An increase of the retirement age is under discussion in several countries:

  • Germany, UK and USA have announced a further rise in the pension age to 67.
  • In Belgium, an increase in the retirement age was rejected in 2013. However, measures were introduced to discourage early retirement through increasing the age for early retirement and the minimum contribution period.
  • The debate on retirement age in Finland continues, where it is currently flexible between 63 and 68. In addition, the part-time pension age has been increased from 60 to 61, and people retiring at 62 are no longer allowed to take an actuarially reduced pension.

Increase contribution rates and reduce benefits

Several governments have increased contribution rates and cut benefits in order to repair pension systems under pressure since the financial crisis.

  • In Portugal, state pension benefits have been reduced – however, this has not led to higher supplementary pension savings. Further cuts of up to 10% are expected.
  • In Switzerland, there is a new government proposal to address the problem of minimum conversion rates. The intention is to reduce the rate by increments from 6.8% to 6% over four years.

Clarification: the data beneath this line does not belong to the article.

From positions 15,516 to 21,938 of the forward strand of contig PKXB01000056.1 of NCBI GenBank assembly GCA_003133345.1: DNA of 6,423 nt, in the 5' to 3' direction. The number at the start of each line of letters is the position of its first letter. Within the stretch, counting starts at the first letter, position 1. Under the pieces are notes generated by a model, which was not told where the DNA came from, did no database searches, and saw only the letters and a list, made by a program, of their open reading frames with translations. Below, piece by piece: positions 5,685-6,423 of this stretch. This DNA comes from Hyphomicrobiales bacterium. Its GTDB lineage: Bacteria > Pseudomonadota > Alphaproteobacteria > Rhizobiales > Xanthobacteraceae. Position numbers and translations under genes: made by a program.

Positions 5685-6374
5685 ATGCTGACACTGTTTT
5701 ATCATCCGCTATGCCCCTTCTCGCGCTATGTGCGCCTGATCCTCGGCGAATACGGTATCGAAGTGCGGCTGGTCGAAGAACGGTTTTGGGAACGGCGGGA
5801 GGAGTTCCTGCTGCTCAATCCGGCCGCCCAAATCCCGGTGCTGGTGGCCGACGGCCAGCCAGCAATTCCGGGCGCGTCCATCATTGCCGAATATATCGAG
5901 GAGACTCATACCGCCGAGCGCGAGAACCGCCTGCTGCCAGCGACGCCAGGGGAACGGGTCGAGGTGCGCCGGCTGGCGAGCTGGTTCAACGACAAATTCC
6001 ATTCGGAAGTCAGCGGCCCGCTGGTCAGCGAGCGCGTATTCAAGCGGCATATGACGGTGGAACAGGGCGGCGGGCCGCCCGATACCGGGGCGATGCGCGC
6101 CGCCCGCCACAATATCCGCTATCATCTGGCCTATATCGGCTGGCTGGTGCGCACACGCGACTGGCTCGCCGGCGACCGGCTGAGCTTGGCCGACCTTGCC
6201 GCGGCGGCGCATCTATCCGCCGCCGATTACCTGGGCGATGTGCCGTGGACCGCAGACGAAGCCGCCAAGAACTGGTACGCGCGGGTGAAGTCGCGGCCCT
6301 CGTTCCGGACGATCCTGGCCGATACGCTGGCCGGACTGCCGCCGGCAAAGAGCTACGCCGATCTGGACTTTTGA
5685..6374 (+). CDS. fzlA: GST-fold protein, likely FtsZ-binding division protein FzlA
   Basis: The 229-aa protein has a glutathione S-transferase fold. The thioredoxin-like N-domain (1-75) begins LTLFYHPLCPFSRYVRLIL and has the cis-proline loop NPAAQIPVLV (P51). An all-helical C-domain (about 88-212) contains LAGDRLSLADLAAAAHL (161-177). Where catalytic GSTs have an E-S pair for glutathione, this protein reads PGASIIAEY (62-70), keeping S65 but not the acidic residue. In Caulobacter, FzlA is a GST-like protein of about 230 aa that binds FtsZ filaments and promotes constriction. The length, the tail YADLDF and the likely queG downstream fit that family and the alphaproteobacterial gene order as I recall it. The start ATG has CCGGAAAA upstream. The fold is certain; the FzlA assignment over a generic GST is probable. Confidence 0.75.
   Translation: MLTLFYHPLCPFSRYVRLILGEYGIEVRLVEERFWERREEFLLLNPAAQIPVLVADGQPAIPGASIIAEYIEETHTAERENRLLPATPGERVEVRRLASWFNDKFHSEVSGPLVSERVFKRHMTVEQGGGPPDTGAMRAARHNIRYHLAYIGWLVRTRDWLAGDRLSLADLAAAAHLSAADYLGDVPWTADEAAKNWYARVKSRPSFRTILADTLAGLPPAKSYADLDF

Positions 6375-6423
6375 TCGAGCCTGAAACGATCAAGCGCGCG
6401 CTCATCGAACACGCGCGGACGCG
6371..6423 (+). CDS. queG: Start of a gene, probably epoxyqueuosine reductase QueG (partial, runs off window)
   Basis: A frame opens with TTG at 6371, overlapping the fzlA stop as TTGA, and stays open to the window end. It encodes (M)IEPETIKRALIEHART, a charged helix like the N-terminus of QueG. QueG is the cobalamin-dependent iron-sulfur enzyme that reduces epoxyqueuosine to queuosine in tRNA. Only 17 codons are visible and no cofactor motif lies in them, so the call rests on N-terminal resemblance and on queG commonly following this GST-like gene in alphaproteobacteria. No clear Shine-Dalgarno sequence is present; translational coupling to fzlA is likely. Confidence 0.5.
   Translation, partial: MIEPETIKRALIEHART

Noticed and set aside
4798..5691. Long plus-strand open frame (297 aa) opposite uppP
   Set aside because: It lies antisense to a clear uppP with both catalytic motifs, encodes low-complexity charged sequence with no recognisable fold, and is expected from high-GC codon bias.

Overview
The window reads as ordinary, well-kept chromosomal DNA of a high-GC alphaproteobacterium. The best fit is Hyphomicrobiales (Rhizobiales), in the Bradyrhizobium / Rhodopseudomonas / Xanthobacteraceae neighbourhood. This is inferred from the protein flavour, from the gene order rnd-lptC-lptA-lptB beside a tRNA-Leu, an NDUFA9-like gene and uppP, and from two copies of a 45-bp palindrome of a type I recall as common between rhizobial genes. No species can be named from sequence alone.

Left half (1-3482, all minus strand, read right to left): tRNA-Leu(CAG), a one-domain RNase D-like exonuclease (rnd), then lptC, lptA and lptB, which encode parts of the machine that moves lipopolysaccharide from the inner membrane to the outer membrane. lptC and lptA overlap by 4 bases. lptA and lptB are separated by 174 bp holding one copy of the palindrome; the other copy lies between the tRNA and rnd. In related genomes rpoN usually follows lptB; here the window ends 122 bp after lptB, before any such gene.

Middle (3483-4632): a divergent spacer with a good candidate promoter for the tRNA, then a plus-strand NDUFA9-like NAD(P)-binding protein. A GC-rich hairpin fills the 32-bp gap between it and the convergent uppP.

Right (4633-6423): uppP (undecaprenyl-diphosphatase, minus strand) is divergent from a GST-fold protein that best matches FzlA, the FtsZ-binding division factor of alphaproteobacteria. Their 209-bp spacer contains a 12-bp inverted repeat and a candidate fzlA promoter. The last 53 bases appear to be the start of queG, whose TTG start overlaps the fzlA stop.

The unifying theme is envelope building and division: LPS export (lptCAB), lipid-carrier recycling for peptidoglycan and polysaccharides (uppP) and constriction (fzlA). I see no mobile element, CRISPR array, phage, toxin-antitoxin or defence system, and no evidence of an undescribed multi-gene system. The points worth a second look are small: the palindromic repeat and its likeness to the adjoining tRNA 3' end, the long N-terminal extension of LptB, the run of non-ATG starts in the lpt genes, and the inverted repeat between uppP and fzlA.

• France has set up a new pension steering commission to focus on solving the growing deficit in the first pillar pension system. This has recommended increased contribution periods and rates, tax rises for pensioners, a limit on pension indexation, and a new calculation method for civil servant pensions.

Make key changes to the pension system

Some countries are making further important modifications to their systems, often accompanied by an increase in the amount of regulation:

  • The Polish government has adjusted the 2nd pillar, made the system voluntary, and banned investments for pension funds in government bonds.
  • In the UK, auto-enrolment has been hailed a success, with the UK’s largest employers revealing opt-out rates of just 3% to 6%.
  • The Spanish government has proposed new sustainability measures for state pensions in order to cap spending and curb the deficit. These are subject to social partner agreements.

There is no one way to reform pensions

While most pension systems face severe challenges, it is difficult to draw a uniform picture of ongoing reforms. There is no single right answer. The progress of implementation and the measures taken vary significantly from country to country. At the same time, states are broadly moving in the same direction. All the reforms are aimed at lowering state pension benefits and increasing government income in order to manage the pension burden. In other words, there is a definite shift from the state to the private sector. As a result, we expect that retirement savings co-financed by employers and employees will continue to gain in importance and will play an increasingly vital role in responding to the demographic challenges of the future.